Germany's Sleepy Savings Banks Play Wall Street With LBO Bets
Comment of the Day

March 06 2023

Commentary by Eoin Treacy

Germany's Sleepy Savings Banks Play Wall Street With LBO Bets

This article from Bloomberg may be of interest to subscribers. Here is a section: 

LBO lending offered Germany’s savings banks a higher-margin business in the years when ultra-low interest rates were crimping the amount they could earn from retail loans. It also opened up a new customer base in the form of acquisitive private equity firms and gave them a way to maintain historical ties with local businesses being taken over. 

“Nearly half of the family-owned businesses in the Cologne-Bonn region will undergo a generational change in the next few years,” said Uwe Borges, head of corporate banking at Sparkasse KölnBonn, one of Germany’s biggest savings banks with an LBO book in the high double-digit millions of euros. “Where there are no successors, leveraged buyouts are an option.”

His comments are echoed by Kai Scholze, a board director at Kreissparkasse Esslingen-Nürtingen, who said his bank operates LBO financing in part because it doesn’t want to lose customers that get acquired to competing banks. “The margins are of course higher in this business than with corporate financing, but this is also associated with a higher risk.”

Eoin Treacy's view

The generational change question is something every economy is dealing with because the baby boomer generation is aging out of management positions. Many of those businesspeople were instrumental in building thriving companies that occupy important niches in the broader economy. Compensating people for a lifetime of commitment to building a business is in no way cheap.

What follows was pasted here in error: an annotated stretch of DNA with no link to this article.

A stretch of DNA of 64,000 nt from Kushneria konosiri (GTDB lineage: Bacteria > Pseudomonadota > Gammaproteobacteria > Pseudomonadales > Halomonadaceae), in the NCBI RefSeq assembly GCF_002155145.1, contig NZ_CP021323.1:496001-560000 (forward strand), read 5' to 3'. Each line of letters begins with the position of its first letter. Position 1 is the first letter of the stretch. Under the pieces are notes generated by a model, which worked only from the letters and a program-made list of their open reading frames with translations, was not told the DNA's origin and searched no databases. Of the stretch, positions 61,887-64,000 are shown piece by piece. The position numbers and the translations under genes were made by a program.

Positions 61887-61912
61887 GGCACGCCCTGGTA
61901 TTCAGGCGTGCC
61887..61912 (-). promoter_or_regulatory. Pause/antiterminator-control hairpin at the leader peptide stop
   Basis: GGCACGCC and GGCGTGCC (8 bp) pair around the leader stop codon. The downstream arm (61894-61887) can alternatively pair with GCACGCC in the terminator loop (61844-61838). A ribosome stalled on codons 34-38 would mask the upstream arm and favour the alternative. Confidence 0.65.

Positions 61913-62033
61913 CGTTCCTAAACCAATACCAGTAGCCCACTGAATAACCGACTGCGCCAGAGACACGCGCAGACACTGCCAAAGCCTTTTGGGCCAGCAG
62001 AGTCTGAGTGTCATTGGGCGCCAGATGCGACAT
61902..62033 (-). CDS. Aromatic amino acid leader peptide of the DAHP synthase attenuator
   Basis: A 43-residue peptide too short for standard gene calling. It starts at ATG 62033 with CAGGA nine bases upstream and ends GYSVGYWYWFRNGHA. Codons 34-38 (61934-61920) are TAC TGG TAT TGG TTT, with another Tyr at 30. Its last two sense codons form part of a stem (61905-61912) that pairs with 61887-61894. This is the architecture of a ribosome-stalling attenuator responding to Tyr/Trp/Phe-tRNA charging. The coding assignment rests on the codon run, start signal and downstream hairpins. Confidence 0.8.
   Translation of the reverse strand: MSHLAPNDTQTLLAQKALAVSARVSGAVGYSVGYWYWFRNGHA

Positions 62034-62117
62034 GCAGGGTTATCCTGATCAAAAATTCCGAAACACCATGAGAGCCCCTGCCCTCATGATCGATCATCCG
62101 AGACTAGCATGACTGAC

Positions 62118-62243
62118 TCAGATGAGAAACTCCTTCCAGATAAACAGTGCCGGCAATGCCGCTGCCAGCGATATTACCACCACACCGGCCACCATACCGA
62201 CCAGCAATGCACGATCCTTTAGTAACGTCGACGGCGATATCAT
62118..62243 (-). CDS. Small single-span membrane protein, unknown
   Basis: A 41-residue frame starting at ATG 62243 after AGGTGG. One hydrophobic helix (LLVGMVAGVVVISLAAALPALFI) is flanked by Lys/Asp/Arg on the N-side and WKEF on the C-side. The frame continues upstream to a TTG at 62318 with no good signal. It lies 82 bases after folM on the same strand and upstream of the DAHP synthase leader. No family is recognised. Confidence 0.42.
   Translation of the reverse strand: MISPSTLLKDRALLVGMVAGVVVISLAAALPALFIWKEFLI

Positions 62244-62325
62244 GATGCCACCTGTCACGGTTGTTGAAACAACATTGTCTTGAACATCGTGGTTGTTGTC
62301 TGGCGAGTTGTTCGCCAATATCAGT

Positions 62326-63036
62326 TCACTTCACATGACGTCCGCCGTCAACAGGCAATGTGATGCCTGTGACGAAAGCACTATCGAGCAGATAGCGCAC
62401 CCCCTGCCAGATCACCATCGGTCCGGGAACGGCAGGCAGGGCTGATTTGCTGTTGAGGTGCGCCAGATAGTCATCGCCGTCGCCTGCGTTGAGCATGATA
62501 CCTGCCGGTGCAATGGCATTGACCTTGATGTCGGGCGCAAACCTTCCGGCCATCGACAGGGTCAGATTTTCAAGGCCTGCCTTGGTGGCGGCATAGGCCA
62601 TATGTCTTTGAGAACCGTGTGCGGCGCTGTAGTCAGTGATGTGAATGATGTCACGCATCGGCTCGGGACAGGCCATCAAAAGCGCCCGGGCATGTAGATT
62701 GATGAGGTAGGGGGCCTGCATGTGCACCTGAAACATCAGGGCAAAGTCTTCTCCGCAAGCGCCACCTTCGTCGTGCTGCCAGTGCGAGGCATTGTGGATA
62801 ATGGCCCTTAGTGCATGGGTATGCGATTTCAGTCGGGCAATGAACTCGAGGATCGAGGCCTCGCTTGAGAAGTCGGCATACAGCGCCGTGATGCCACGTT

There are really only three options. The first is sell to a larger competitor or in a management buyout. The second is a family member takes over or the business assets are placed in trust and managers are appointed. The third is secular decline where no satisfactory answer is to be found.

Obviously, this hand over to new generations is a secular transition. It is a major business opportunity for credit providers, wealth management, private banking and leisure services.

The biggest challenge for lenders is in weighing the opportunity from generational change versus the risk from the regulatory and technological transition currently underway. Many mid-sized German companies are going to be affected by the transition to EVs and more tense relations with China and  Russia.  
The Vanguard Financials ETF (VFH) is firmed from the region of the 200-day MA and has broken the yearlong downtrend.
The iShares MSCI Europe Financials (EUFN) rebounded impressively as the cash set aside for losses was brought back into balance sheets following Europe’s avoidance of a true energy crisis. The ETF is back testing the upper side of a more than four-year base formation.   

Cruise company leverage exploded during the pandemic.  Carnival’s debt load more than tripled to $35.8 billion and occupancy is at 75% versus 106% in 2019. That suggests lower profitability for the next several years as the debt load is worked down. However, now every part of the travel sector has been equally affected. As bookings improve sentiment will become more benign.
The Defiance Hotel, Airline and Cruise ETF (CRUZ) focuses more on airlines and hotels. It  continues to firm from the region of the 200-day MA.
Meanwhile, Airbnb and Booking are among the largest holding of the ETFMGH Travel Tech ETF (AWAY). These companies are more interest rate sensitive so it is underperforming at present. 

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